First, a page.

“I think our mentality on our first two albums was: Let’s just do whatever we want,” said Martians, a voluble conversationalist compared to his more reserved bandmate. Part of what drove his and Syd’s thinking, he added, was their eagerness to establish themselves outside Odd Future. Given that group’s famously aggressive sound, going “super-whimsical” with discursive arrangements and shifting time signatures constituted a radical approach, Martians said.
“As you go on, though, you realize you need something for people to grasp onto.”
Teaming with the musicians who play in the Internet’s live band — including guitarist Steve Lacy and drummer Christopher Smith — Martians started the songs on “Ego Death” by assembling steady, durable grooves that replicate listeners’ natural body rhythms: the creeping bass figure in “Get Away,” for example, or the rolling strut of “Go With It,” with a verse by buzzed-about Chicago rapper Vic Mensa. (Other guests on “Ego Death” include Janelle Monáe and James Fauntleroy.)
“When you walk, you walk in a rhythm,” said the producer. “You blink in a rhythm. So when you have beats that keep switching up, it’s foreign to how we’re naturally wired as humans.”
To match this more assured music, Syd wrote words she said she couldn’t imagine singing on the Internet’s earlier records. If those older songs were open to lyrical interpretation — “You could basically pick an idea out of a hat,” Martians said — here she’s detailing real-life relationships in language that rarely bothers with metaphor, as in “For the World” and its lyrics about “cigarettes and sex on your breath,” and “Just Sayin,” where she emphatically tells off an ex.
“Before, it would’ve seemed too straightforward,” the singer said, and it’s in part the plain-spoken quality of her lyrics that makes “Ego Death” feel so special: Syd isn’t looking to shock anyone with these stories of same-sex romance; she’s merely documenting her everyday life.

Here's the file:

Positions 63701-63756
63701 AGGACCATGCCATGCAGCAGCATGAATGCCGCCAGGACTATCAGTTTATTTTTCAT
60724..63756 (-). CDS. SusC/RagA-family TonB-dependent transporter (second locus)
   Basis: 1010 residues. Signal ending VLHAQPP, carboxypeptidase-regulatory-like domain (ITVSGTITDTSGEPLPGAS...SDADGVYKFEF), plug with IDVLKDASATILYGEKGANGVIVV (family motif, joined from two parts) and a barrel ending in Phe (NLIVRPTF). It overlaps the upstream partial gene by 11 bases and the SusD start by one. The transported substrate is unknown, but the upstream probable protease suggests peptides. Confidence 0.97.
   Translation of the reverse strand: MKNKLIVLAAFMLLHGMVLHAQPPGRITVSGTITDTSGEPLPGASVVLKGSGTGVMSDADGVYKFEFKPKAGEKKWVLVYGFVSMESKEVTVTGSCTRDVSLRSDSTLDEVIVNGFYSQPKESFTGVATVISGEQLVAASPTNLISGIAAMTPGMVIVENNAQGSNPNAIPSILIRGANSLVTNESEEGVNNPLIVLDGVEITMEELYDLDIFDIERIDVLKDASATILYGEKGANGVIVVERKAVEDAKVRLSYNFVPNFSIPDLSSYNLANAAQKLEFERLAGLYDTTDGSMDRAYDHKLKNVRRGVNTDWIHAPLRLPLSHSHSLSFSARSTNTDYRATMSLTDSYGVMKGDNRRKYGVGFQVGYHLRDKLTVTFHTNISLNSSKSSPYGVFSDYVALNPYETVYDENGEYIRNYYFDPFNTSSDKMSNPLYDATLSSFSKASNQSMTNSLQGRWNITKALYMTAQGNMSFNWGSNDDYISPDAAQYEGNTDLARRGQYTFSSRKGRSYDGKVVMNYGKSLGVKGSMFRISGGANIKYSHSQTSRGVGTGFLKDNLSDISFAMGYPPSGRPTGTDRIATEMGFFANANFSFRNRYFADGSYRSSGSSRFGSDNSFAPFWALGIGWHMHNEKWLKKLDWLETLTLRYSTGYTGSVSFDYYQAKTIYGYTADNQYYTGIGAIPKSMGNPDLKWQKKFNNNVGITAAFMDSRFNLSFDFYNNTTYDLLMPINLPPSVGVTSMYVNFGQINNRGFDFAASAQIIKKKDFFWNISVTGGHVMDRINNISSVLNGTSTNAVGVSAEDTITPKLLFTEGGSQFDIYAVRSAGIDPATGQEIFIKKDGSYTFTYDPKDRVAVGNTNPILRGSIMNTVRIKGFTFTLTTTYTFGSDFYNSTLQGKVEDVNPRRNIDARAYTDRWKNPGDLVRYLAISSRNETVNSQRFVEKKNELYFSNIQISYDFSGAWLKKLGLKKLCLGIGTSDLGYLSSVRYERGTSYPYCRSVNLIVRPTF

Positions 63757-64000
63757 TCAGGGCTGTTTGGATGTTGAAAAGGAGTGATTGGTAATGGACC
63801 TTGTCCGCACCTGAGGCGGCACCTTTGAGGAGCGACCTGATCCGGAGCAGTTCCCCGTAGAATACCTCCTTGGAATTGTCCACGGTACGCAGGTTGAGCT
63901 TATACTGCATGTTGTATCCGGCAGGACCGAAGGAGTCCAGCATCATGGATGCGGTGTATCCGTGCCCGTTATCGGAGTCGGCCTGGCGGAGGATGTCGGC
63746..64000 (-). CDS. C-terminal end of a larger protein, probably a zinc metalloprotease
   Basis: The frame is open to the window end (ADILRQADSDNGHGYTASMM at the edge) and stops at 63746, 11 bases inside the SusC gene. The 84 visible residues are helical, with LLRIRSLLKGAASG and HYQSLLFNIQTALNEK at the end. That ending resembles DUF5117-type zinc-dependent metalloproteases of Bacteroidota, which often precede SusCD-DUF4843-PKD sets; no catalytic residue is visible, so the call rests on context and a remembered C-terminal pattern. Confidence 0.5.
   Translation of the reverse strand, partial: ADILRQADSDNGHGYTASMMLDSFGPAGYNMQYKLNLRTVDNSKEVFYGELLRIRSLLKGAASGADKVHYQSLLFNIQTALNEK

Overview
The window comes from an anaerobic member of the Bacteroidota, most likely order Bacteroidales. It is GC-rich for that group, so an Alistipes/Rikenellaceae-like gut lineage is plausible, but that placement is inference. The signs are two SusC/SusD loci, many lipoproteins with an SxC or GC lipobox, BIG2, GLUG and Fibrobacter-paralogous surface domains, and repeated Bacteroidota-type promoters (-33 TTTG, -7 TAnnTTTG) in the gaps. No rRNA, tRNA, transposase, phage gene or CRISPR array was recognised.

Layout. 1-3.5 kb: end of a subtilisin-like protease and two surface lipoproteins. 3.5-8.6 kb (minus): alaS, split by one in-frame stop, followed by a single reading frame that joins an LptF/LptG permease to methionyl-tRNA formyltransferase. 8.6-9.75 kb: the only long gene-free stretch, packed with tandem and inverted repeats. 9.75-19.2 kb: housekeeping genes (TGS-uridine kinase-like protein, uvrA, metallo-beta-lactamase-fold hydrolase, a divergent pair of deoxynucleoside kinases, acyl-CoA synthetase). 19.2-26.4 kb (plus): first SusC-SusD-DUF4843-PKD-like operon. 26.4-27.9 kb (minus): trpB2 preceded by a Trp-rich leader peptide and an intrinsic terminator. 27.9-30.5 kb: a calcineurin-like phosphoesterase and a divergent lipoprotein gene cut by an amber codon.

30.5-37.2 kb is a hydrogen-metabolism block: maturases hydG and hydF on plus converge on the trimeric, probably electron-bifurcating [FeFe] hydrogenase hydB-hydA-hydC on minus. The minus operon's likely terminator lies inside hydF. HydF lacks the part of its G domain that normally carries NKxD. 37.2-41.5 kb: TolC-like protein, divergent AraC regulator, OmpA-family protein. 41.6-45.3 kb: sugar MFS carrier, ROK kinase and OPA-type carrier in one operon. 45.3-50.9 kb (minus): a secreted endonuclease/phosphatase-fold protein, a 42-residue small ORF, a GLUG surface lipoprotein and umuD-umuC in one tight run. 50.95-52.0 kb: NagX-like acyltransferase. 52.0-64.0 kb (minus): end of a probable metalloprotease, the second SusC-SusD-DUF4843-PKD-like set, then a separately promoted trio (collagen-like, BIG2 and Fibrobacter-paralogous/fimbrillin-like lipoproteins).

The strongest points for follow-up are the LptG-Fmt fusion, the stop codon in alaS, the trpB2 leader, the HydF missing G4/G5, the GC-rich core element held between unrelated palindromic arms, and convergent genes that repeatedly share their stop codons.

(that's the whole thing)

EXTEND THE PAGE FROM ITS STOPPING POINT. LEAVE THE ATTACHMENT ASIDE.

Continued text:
“I’m finally actually saying it,” she said. “This is how I feel.”
Mark Williams, the Internet’s A&R representative at Columbia, called the group’s newfound confidence a natural result of their experiences over the last four years. “They’ve matured,” he said, noting that Syd in particular “has come into her own.” But the musical climate has also changed, he added.
“When the first album came out, they were out on an island by themselves,” Williams said. “Now, with the success of Frank and Jhené Aiko and Blood Orange” — arty young acts similarly striving to push R&B forward — “suddenly, this kind of music is in the ether. I think Syd and Matt are poised to be right there with them.”
Though “Ego Death” represents a clear bid to expand the Internet’s audience — and to let listeners in on what goes on behind Syd’s quiet smile — both members admitted they had mixed feelings about fame as they’d seen their friend Tyler live it (most recently at April’s Coachella festival, where the rapper got into a public spat with Kendall Jenner).
Not long ago, the group signed with the powerful talent agency ICM, one more element of Odd Future’s multi-pronged attack on pop culture. So far, Syd said, she’s turned down many of the high-profile acting gigs for which she’s been invited to audition. “Right now, I’d rather be known for making a song that speaks to somebody,” she insisted.
Martians agrees, saying he’s “totally uninterested” in being recognized on the street. He wants to hone his craft, not the spectacle that fuels so much American celebrity (including Tyler’s).
“We’re the opposite of that,” he said with a laugh. “The craziest thing anyone does in this band is smoke weed.”